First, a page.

Skip to content

Journal Article

Separation, divorce, and housing tenure: a cross-country comparison

Authors

Publication date

Oct 2019

Summary

Background: Housing tenure after divorce is an important factor in individuals’ well-being. Although previous studies have examined tenure changes following divorce, only a few studies have compared patterns across countries.
Objective: We study the destination tenure type of separated individuals (homeownership, social renting, private renting, other) in Australia, Germany, the United Kingdom, and the Netherlands and investigate differences by education and parenthood status. We compare the results of partnered and separated individuals.
Methods: Applying Poisson regression to longitudinal data from four countries, we study individuals’ likelihood of moving and moving to different tenure types by partnership status.
Results: Separated individuals are more likely to experience a residential change than those in a relationship in all countries. Following separation, moving to renting is more common than moving to homeownership. In the countries where the data allow distinguishing private renting from social renting, private renting is the most common outcome. The second most common destination is homeownership in Australia, and social renting in Germany and the United Kingdom. We find interesting tendencies by education and parenthood status. Low-educated individuals tend to move to social renting after separation, whereas the highly educated tend to move to homeownership. Separated parents are more likely to move to social and private renting than those who are childless (except in the United Kingdom, where childless separated people tend to move to private renting).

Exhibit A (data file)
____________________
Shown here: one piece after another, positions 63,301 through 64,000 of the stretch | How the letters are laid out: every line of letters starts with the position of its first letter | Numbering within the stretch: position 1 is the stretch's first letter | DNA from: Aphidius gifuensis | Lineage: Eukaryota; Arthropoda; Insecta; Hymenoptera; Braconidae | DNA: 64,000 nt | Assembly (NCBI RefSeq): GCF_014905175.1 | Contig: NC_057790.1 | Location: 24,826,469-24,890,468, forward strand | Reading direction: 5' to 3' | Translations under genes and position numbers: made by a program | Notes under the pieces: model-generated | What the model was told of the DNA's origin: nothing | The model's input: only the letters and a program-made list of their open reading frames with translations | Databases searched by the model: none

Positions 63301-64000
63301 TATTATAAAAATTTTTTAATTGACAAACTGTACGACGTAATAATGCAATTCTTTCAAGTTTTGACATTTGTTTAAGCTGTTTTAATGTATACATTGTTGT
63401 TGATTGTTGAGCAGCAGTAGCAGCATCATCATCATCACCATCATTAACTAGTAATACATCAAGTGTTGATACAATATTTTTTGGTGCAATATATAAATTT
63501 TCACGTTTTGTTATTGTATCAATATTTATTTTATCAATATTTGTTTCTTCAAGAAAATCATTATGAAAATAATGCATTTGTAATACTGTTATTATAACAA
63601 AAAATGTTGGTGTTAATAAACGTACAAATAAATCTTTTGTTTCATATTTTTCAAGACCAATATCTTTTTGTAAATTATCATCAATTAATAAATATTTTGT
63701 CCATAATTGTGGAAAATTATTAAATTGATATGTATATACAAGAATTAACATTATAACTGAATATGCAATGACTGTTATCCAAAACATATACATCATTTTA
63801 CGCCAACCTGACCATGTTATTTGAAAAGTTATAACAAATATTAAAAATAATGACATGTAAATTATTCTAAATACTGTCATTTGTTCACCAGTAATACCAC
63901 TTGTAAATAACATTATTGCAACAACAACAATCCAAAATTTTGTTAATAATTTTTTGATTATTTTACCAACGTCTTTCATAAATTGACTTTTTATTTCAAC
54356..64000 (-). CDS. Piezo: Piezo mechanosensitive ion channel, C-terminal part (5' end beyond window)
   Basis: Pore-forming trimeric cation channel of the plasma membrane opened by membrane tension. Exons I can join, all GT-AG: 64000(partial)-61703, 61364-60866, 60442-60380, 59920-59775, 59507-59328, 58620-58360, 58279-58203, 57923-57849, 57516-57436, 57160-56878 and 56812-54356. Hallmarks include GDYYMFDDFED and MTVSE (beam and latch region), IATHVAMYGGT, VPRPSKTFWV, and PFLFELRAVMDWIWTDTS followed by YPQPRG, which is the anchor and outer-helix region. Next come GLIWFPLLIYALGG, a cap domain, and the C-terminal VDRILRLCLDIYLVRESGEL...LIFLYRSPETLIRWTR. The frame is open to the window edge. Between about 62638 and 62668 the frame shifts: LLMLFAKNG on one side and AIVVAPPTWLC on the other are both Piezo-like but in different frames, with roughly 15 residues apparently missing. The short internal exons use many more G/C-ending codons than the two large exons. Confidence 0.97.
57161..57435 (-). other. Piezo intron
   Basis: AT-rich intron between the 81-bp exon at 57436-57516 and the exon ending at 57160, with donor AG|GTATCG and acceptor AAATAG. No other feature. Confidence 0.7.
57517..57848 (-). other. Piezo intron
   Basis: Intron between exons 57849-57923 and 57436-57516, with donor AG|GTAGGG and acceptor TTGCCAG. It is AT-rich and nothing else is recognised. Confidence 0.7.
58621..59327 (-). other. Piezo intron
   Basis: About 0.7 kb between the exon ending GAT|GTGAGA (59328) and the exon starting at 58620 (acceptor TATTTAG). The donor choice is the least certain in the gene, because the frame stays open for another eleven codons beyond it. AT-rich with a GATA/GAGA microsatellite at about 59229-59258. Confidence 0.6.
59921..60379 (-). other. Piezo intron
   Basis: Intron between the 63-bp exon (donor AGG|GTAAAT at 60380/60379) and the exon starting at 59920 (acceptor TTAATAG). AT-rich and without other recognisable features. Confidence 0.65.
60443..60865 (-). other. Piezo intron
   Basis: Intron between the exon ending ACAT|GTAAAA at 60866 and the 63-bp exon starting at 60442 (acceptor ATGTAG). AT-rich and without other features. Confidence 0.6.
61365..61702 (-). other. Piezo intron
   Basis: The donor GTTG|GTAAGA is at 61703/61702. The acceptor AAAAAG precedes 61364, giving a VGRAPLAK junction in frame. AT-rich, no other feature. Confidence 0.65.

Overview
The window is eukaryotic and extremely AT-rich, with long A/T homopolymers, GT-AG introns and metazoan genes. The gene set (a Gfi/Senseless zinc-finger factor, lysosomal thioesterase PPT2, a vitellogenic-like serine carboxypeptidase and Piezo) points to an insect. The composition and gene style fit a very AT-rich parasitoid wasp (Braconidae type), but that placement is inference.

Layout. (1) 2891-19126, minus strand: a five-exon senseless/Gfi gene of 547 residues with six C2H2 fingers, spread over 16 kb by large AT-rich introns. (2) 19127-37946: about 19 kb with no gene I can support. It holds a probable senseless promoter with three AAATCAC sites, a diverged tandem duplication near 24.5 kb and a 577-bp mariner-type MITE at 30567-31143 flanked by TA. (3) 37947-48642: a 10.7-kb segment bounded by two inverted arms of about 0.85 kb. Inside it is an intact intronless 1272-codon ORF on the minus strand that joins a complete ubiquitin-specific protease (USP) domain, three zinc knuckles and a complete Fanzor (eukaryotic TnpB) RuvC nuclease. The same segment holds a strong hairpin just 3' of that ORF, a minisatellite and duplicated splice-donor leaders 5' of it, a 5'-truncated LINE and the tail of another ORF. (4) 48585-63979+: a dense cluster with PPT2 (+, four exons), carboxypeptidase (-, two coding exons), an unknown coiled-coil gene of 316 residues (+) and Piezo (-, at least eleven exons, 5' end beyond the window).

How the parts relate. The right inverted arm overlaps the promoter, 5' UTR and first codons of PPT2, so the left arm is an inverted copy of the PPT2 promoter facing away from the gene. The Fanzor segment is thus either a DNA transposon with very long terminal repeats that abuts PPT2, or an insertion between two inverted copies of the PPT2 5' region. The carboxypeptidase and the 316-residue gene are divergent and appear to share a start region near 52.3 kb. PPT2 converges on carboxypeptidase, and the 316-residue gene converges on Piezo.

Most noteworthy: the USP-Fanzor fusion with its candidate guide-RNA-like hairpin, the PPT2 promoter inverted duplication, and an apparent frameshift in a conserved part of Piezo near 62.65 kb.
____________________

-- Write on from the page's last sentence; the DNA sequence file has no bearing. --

Contribution: The findings highlight striking similarities in individuals’ post-separation residential mobility and housing across countries, despite significant differences in welfare systems and housing markets.

Published in

Demographic Research

Volume and page numbers

41 , 1131 -1146

DOI

https://doi.org/10.4054/DemRes.2019.41.39

ISSN

16

Subjects

Households, Family Formation And Dissolution, and Housing Market

Notes

Open Access; This open-access work is published under the terms of the Creative Commons Attribution 3.0 Germany (CC BY 3.0 DE), which permits use, reproduction, and distribution in any medium, provided the original author(s) and source are given credit. See https://creativecommons.org/licenses/by/3.0/de/legalcode.


Related publications

  1. Where do people move following separation?

    Júlia Mikolai and Hill Kulu

    1. Households
    2. Family Formation And Dissolution
    3. Housing Market

#526006


Research home

Research home

News

Latest findings, new research

Publications search

Search all research by subject and author

Podcasts

Researchers discuss their findings and what they mean for society

Projects

Background and context, methods and data, aims and outputs

Events

Conferences, seminars and workshops

Survey methodology

Specialist research, practice and study

Taking the long view

ISER's annual report

Themes

Key research themes and areas of interest